Smithsonian National Postal MuseumTitle: The Pichs CollectionSan Carlos Institute
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Smithsonian National Postal Museum The Pichs Collection, Exploring Cuba's History Through Postage Stamps
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Postal History
Aviation History

International Mail (6)

Similar to the preceding cover posted at the British postal agency at Havana, this cover was posted at the British postal agency at Santiago de Cuba on January 5, 1847. In this case, however, the letter is addressed to Bordeaux, France.

It was carried to Southampton, England, by a Royal Mail Steam Packet Company vessel, and arrived at London on February 8. In accordance with the British-French Postal Convention of April 3, 1843, amended December 1, 1845, the British exchange clerk was to indicate what Article of the Convention each letter came under, in order that the French exchange clerk would be able to calculate the correct amount of postage due. The British clerk stamped it, “Colonies/ &c Art. 13.”

Tome I, p12: Havana to Bordeaux, France. 5 January 1847.

Article 13 of the Convention indicated the postage rate was 3 shillings 4 pence per ounce of weight. In French currency, this works out to be 4 francs. However, the French did not weigh their letters in ounces, but in grams. A single weight letter in France weighed no more than 7 1/2 grams. Thirty grams were considered to be equal to one British ounce, for Convention purposes. Therefore, there were four 7 1/2 gram letters in one ounce. The French exchange clerk found that this letter weighed between 7 1/2 and 15 grams, double weight, and marked it due “20,” which means 2 Francs were payable by the addressee.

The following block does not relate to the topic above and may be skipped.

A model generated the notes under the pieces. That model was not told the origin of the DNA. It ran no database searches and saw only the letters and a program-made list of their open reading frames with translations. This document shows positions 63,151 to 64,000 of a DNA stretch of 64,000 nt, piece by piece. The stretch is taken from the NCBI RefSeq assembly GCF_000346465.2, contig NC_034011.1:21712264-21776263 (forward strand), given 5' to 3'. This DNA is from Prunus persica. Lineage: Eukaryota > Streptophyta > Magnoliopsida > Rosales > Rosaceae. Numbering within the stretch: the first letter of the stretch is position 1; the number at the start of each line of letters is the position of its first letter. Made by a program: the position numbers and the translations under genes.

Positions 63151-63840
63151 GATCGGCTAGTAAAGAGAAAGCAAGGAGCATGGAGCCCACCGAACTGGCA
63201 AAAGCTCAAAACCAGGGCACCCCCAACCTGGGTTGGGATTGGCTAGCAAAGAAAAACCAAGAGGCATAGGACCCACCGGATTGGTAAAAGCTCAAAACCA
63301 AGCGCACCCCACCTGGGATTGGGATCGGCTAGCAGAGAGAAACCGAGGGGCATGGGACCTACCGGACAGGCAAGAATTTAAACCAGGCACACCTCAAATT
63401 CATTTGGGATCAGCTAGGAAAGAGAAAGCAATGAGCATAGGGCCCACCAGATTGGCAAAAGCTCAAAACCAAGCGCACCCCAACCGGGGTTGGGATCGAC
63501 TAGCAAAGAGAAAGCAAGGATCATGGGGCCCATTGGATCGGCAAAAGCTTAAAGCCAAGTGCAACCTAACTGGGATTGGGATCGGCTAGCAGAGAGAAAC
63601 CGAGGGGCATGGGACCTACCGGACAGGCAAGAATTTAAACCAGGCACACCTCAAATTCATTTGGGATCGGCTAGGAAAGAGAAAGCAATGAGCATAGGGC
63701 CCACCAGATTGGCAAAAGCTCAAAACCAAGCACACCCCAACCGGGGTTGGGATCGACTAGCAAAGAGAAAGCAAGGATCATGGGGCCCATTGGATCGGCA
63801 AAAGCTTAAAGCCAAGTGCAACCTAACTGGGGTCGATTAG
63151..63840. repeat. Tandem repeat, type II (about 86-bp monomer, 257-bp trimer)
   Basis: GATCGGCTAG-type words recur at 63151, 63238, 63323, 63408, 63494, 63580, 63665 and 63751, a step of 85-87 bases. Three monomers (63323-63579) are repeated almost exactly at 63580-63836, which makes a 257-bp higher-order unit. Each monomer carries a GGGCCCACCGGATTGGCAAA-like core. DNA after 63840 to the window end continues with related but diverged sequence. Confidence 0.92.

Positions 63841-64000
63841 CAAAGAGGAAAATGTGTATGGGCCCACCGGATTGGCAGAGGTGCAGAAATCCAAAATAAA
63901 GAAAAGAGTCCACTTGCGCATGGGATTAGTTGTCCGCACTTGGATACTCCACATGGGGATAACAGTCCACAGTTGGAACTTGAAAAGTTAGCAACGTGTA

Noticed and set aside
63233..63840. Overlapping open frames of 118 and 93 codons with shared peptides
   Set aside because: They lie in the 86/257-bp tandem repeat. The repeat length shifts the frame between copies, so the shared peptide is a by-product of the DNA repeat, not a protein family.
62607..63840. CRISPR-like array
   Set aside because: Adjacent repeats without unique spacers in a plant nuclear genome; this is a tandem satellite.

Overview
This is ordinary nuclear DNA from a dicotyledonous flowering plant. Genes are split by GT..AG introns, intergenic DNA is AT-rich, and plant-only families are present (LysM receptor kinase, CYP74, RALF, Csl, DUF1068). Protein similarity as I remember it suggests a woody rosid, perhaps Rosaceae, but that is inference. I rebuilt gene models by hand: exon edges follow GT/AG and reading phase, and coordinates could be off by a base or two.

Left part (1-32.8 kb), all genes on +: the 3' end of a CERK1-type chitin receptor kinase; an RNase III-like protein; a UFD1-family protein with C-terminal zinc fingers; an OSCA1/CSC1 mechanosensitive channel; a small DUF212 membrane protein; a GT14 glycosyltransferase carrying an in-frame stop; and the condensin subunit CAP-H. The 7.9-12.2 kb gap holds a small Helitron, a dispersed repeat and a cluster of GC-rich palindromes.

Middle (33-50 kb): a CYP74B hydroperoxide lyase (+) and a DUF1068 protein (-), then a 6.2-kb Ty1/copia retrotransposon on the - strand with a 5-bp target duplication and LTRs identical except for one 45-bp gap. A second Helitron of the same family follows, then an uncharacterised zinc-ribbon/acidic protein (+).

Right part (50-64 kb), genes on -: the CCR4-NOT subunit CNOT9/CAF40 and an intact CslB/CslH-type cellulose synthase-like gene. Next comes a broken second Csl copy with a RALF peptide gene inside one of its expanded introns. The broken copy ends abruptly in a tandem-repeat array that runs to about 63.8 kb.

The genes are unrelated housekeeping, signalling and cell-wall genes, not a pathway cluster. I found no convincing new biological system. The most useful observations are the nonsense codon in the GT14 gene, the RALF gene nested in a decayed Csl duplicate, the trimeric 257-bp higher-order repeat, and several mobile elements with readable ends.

After processing this mail, London then placed the letter in a sealed mail bag for the crossing of the English Channel to Boulogne, where the bag was opened and was processed by the French exchange clerk. The letter was then dispatched to Bordeaux, where it was received on February 12, 1847.

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